Customize your JAMA Network experience by selecting one or more topics from the list below.
A 24-year-old man presented with complaints of a gradually progressive, right lower abdominal swelling and right scrotal enlargement for 2 years. There was no history of pain or sudden increase or decrease in the size of the swelling or urinary disturbances. There was no history of trauma. Physical examination revealed a smooth, fluctuant, right abdominal swelling extending from the level of the umbilicus up to the inguinal ligament (Figure 1). There was a smooth, cystic swelling causing marked enlargement of the right half of the scrotum. There was no local increase in temperature and no tenderness. The left testis was within the scrotum, but the right testis was not palpable. When the patient was asked to cough, the examiner felt a palpable thrill. The abdominal and scrotal swellings, when palpated simultaneously, showed cross-fluctuation. Both the swellings were transilluminant.
A 24-year-old man with right lower abdominal and right scrotal swelling.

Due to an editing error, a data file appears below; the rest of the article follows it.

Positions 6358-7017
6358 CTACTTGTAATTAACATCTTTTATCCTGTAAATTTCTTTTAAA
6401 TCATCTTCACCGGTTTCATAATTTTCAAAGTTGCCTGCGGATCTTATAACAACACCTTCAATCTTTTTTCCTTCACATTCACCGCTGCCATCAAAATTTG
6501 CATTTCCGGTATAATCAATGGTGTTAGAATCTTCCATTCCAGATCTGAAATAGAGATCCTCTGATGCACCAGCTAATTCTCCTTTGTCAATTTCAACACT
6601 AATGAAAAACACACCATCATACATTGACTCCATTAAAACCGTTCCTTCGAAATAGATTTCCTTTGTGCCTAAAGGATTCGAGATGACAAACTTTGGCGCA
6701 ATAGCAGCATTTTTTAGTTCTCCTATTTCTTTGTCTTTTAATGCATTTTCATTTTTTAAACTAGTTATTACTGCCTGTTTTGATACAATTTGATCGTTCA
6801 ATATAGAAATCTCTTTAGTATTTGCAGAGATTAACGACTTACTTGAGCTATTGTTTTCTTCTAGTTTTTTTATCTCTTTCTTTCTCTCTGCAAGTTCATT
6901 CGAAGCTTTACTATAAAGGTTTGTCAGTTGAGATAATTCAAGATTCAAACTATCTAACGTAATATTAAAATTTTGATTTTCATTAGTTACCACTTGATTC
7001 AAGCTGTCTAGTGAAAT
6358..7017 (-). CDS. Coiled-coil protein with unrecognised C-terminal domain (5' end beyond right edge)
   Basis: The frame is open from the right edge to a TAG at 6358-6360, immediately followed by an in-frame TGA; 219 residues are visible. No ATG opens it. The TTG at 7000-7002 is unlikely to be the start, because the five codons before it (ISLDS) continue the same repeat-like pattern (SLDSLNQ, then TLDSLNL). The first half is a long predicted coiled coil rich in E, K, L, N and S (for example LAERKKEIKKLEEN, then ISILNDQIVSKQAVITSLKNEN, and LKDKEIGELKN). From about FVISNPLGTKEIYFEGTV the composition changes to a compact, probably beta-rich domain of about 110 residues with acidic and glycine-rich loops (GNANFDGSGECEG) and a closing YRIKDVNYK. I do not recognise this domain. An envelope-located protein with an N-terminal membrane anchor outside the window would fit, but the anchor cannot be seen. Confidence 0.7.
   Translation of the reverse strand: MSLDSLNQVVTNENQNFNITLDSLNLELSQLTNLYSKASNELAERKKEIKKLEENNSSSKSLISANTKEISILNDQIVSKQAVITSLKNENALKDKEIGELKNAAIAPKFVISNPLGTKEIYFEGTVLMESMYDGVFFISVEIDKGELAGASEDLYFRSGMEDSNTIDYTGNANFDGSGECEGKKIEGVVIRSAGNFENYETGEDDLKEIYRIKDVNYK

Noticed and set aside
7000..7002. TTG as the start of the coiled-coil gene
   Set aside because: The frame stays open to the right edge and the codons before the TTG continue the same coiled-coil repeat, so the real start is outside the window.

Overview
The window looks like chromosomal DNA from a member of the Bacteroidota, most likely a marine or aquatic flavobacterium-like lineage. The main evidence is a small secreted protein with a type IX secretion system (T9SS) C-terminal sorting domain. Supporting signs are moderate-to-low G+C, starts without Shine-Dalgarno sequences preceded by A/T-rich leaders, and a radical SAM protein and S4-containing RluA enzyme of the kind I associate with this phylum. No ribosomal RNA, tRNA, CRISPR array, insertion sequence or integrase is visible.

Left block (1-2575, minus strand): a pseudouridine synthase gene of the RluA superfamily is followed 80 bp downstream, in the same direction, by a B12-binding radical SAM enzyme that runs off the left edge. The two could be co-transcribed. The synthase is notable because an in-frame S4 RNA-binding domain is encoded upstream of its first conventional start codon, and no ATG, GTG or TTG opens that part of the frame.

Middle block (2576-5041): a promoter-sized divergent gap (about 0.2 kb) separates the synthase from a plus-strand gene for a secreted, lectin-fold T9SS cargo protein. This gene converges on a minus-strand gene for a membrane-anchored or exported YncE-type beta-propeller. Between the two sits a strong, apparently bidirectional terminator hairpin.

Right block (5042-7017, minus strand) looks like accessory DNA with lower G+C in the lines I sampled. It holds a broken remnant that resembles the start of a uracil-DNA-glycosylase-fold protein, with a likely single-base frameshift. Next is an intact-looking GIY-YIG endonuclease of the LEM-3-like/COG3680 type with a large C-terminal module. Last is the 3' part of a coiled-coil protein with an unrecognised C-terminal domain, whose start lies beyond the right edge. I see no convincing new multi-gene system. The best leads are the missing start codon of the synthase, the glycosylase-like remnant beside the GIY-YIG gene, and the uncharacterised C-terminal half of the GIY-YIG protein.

Ultrasonography revealed a large, cystic, abdominal mass and a right-sided hydrocele. The right testis could not be visualized. Computed tomography showed a homogenous intra-abdominal mass that continued into the scrotum (Figure 2). The mass caused displacement of the urinary bladder. The right testis was localized in the inguinal canal.
Computed tomographic scan (coronal section) of a 24-year-old man with right lower abdominal and right scrotal swelling. The scan shows the cystic abdominal swelling in continuity with the scrotal swelling.
A. Abdominoscrotal hydrocele
B. Testicular neoplasm with cystic changes
C. Inguinal hernia with bladder as the content
Jindal T, Sharma N. Image of the Month—Quiz Case. Arch Surg. 2011;146(6):757. doi:https://doi.org/10.1001/archsurg.2011.137-a
Create a personal account or sign in to: